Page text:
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China

Tesla Wins One Over Chinese Trademark Troll 103

Posted by timothy
from the where's-my-good-enough-tesla-clone? dept.
cartechboy writes "The Tesla Model S went on sale in China this week, at a price of $121,000--which is the same $79,900 price as in the U.S. plus a whole bunch of other costs tacked on, mostly the customs duty China uses to protect its own auto industry and a stiff value-added tax. But that's not the big news. Lost in the announcement was the news that Tesla got its brand name back from a Chinese trademark troll who'd registered it in 2006, even before the very first electric Roadster was sold in the States. So now the company's stores can carry the name "Te Si La," which is the Chinese transliteration most familiar to consumers in that country. Score one more for Tesla Motors."
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Tesla Wins One Over Chinese Trademark Troll

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  • by SydShamino (547793) on Friday January 24, 2014 @09:18PM (#46063405)

    As mentioned in the article, most buyers in China will get this more for show than for the environment. At least in the U.S. when trolls call electric cars pointless, I can point to the 100% wind power on my electric bill and be smug about it, or at least point out that big industrial power plants in the countryside can scrub and dilute their exhaust more efficiently than thousands of cars crammed in a little city, but in China I think the power plants right now are probably just as bad.

    I do find it strange that the article mentions China incentivizing electric vehicles to reduce smog, while also pointing out the huge import duties Tesla has to pay. Given how cheap almost everything made in China is here, I didn't realize that they could tax our exports of anything that highly.

    • Trade rules with China were negotiated in the context of the cold war.

      To the extent that Nixon achieved a trade war verses a cold war it's a success. China's middle class is growing faster then America's is shrinking. American manufacturing is lean and mean, but still struggling against cheap Chinese labor.

      The peg is why we print so much money. When it moves to a market rate, everything changes.

    • by TubeSteak (669689)

      Given how cheap almost everything made in China is here, I didn't realize that they could tax our exports of anything that highly.

      Many countries have enormous import taxes on foreign cars, sometimes going up with engine size.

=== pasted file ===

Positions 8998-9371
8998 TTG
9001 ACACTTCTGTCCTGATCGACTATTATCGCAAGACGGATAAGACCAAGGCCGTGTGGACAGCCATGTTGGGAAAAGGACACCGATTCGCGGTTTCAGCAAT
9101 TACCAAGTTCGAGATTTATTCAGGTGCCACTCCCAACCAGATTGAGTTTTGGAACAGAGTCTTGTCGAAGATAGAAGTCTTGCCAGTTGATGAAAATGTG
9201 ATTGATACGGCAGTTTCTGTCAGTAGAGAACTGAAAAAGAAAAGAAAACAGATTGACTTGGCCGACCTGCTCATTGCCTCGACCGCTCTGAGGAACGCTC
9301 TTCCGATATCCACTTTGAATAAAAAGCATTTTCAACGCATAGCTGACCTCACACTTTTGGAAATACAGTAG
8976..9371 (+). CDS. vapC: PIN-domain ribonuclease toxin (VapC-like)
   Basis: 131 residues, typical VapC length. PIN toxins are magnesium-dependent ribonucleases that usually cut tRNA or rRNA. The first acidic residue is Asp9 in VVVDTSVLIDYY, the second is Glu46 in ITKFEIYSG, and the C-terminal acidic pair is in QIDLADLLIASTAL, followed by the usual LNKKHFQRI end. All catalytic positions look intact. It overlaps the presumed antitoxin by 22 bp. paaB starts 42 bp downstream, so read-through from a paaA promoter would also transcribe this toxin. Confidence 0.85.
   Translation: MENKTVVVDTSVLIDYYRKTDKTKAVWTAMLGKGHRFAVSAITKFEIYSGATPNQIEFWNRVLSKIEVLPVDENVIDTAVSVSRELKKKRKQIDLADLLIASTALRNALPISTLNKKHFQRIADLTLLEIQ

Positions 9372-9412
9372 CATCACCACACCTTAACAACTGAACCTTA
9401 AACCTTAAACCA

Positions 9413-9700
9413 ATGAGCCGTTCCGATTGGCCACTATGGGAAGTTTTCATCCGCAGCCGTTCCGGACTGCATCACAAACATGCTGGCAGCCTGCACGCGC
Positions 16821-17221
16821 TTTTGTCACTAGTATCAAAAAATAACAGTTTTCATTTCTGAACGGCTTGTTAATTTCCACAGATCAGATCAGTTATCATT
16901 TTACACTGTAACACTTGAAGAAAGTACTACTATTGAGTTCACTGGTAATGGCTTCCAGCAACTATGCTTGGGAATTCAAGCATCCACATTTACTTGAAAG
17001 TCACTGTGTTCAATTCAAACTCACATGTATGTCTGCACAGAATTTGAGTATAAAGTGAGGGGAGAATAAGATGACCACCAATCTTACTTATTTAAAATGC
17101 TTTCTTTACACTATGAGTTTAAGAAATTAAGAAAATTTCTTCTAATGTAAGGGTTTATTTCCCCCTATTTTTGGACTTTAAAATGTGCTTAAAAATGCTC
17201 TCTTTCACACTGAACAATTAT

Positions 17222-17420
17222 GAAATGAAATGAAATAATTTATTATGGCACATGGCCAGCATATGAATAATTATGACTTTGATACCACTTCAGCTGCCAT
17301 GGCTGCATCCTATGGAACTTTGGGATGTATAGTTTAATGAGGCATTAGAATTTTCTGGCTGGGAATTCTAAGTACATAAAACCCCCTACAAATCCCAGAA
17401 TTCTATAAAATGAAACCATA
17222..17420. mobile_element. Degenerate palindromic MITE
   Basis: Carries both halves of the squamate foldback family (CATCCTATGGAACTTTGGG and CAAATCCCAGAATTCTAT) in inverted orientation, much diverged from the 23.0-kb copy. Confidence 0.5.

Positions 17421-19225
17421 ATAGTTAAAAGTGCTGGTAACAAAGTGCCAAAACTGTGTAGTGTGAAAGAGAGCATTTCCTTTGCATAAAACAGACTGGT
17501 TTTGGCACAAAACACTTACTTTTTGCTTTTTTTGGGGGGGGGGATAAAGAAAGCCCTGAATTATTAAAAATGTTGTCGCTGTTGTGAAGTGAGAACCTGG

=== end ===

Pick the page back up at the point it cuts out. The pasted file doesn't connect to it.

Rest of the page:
And then Luxury cars always have extra taxes added on, even in the USA.

      • Nope. Not in the USA we don't.
        • by AK Marc (707885)
          CAFE put in place with collusion between the Big-3 and Congress to harm Mercedes and BMW who didn't sell any small cars at the time? No, that doesn't count. Import duties on pickups designed to guarantee the F-150, Chevy C1500 (silverado) and Dodge Ram stay the top-3 selling pickups? And the US had a luxury tax passed by Bush (1990) and repealed by Clinton (93), but it didn't last long.
          • Actually, I just read up on the tariffs on trucks. Did not realize that we had that. However, it was passed in the 60 and was retaliation for Europe barring our Chicken exports to them. Still, we are apparently talking about ending those. In addition, all other vehicles are subject to 2% tariffs, nothing more.
            • by AK Marc (707885)
              They worked. The "Big-3" still includes Chrysler. But last I saw, Toyota makes more cars in the US than Chrysler, and Chrysler is foreign-owned. One American maker down, one foreign maker so entrenched as to be an American maker now. More Toyotas are made outside Japan than in, and more Toyotas are sold in North America than in Japan. When do we get to call it a US maker? (I'm not being deliberately obtuse with my wording, it's just that's what I found for the numbers - I couldn't find the production n
        • by dk20 (914954)
          Please...
          http://en.wikipedia.org/wiki/C... [wikipedia.org]
          "As of November 2010, the 1963 tariff of 25% still affects importation of light trucks."

          http://www.tirebusiness.com/ar... [tirebusiness.com]
          "Imports of car tires from China doubled in October and November 2012 vs. the same period in 2011, the first full months after the elevated U.S. import tariffs on such tires expired on Sept. 27."

          The US has a very long history of slapping large tariffs to support its domestic market (just like every other country).
    • China has one of the highest tariffs in the world. Technically, per the CLinton deal, along with WTO, it is not supposed to be the case. But, they have ignored all of the treaties and run up massive tariffs. Then grip if USA is about to do one.
      • by dk20 (914954)
        Simple, don't sell your products there?

        Seems easier then trying to force your will on them right?
    • by Osgeld (1900440)

      whats stopping them from setting their own import tax rate?

    • by AmiMoJo (196126) *

      Couldn't find any up to date stats but Wikipedia [wikipedia.org] says that China was generating 17% renewable energy back in 2007. China has more wind power than any other country on earth, and is aiming for generating 190,000 MWh in 2015. They have more wind power than nuclear, in fact.

      If you are into that sort of thing they are building new nuclear too, which does at least have low emissions when operating correctly. China's is making a lot of progress with clean energy, it's just that they started from such a bad positi

    • by Njovich (553857)

      Most Tesla buyers in Europe and the US also get it more for show than the environment.